Types of Bussines Organizations
TYPES OF BUSINESS ORGANIZATION
Main forms of business
There are several different legal vehicles for companies or individuals in Chile. In the vast majority of cases, the form of organization can be freely chosen, with the exception of specifically regulated business areas such as banking, financial services, insurance companies, some public service providers, pension fund management and other activities for which the law determines the legal structure to be implemented. The following is a brief description of the most frequent corporate structures used by foreign investors for the development of their activities in Chile
Foreign investors and companies can operate in Chile through one or more representatives domiciled in Chile. The appointment of a representative must be contained in a deed in which the parties, indicating the authority or power of representation granted to the representative, may freely agree under the terms and conditions. The representative must include a resident in Chile in order to be notified by the Internal Revenue Service (Servicio de Impuestos Internos) of any tax obligation applicable to the foreign investor or business.
Branch or agency of a foreign company
Foreign companies can establish a branch or agency in Chile, which has to be considered as the foreigner itself and not as a different entity, so any and all rights and obligations of the branch in Chile are considered as rights and obligations of the foreign entity. This option is available for companies incorporated abroad as corporations, partnerships, limited liability companies, or any other permitted corporate entity, and requires the foreign company to fulfill some basic requirements of incorporation in the country and to appoint a resident in Chile as an agent in Chile, with sufficient powers of representation to conduct the company’s business.
The incorporation of a subsidiary in Chile
Different corporate structures in our regulation are available to any foreign investor willing to incorporate a subsidiary in the country. They differ in aspects such as limitation of liability, freedom to transfer your rights or shares, management, minimum and maximum number of partners / shareholders, distribution of profits, separation of business lines within the company, etc.
The most common types of companies used by foreign investors and their main characteristics are as follows:
Limited Liability Companies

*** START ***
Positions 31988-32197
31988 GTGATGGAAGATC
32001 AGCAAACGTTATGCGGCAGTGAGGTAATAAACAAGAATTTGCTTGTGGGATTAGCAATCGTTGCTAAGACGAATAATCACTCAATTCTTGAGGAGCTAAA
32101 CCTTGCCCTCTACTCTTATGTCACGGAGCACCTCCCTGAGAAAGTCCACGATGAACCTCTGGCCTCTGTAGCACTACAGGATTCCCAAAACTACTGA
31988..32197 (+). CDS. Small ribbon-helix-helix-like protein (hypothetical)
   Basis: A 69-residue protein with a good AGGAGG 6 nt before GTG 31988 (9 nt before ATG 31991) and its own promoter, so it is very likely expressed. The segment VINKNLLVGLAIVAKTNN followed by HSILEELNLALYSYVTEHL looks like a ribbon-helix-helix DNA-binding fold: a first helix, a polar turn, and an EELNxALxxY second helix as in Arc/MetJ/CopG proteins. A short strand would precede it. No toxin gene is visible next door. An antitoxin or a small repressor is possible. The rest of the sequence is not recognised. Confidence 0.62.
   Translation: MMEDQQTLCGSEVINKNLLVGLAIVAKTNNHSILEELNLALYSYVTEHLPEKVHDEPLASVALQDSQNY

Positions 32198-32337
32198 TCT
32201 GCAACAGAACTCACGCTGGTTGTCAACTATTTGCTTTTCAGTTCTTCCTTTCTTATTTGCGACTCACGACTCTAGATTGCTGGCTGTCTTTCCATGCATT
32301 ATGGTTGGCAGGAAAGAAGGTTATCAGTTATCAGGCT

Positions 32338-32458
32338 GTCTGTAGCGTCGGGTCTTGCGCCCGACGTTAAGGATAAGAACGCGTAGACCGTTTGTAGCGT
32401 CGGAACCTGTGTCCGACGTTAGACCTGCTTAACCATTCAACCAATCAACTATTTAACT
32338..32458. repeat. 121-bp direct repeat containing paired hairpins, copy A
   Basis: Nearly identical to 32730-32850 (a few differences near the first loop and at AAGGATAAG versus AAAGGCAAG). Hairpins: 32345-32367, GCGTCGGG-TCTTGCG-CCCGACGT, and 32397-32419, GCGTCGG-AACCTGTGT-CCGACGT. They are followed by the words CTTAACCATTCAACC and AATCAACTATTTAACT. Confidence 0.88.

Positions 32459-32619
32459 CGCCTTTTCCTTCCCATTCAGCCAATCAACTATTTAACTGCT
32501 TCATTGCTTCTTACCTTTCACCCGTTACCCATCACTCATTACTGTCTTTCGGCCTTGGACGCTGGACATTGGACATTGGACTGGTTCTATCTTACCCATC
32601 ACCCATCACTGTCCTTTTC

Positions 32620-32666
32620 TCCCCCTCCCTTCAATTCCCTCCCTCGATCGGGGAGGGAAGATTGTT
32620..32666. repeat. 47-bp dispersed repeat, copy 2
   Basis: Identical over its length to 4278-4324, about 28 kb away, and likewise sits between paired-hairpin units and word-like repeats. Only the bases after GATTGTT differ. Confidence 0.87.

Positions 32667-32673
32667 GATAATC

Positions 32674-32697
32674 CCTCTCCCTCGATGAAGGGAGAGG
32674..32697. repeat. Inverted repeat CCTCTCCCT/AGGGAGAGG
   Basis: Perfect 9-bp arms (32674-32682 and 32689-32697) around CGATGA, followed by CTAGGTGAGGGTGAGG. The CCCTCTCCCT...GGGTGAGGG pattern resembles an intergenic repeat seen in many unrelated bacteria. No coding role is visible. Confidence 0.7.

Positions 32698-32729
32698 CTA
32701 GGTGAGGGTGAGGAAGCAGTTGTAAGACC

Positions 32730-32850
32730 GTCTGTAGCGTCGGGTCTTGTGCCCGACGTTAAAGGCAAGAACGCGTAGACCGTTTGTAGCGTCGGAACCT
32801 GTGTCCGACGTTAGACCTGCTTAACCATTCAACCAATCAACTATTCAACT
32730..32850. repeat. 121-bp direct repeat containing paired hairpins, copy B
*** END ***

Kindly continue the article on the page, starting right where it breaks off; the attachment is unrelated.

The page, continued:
A minimum of 2 members is required, with a maximum of 50 members.
The partners have no responsibility for the obligations of the company.
To transfer the rights in the capital of the company a modification of the statutes executed by all the partners is required.
The management of the company can be freely agreed upon by the partners; it can be entrusted to one or more partners, a board of directors or another person. Depending on the type of management chosen, changes in it may require a modification of the statutes.
The profits can be distributed among the partners, as they freely agree. Unless the partners agree otherwise, the profits must be distributed among the partners in accordance with their proportionate share.
– A minimum of 2 shareholders is required. In the case of a corporation having more than 500 shareholders or if not less than 10% of its shares are owned by 100 shareholders or more (except those owning 10% or more), it has to be registered before the first Securities and Insurance Superintendence (Superintendencia de Valores y Seguros) now National Financial Market Commission (Comisión de Mercado Financiero -CMF) and listed in a local stock exchange, becoming an open corporation.
– The shareholders have no responsibility for the obligations of the company.
– The shares can be freely transferred, unless the shareholders agree otherwise.
– Management corresponds to a board of directors with at least 3 members (for listed companies a minimum of 5 or 7 directors is required, depending on the annual income of the company).
– Board members are appointed by the shareholders at the annual meeting of shareholders.
– Shareholders’ meetings are held at least once a year.
– Profits must be distributed according to the participation of each shareholder. At least 30% of the annual income must be distributed among the shareholders, unless otherwise unanimously agreed upon.
Companies by Shares (SpA)
Only one shareholder is required. In case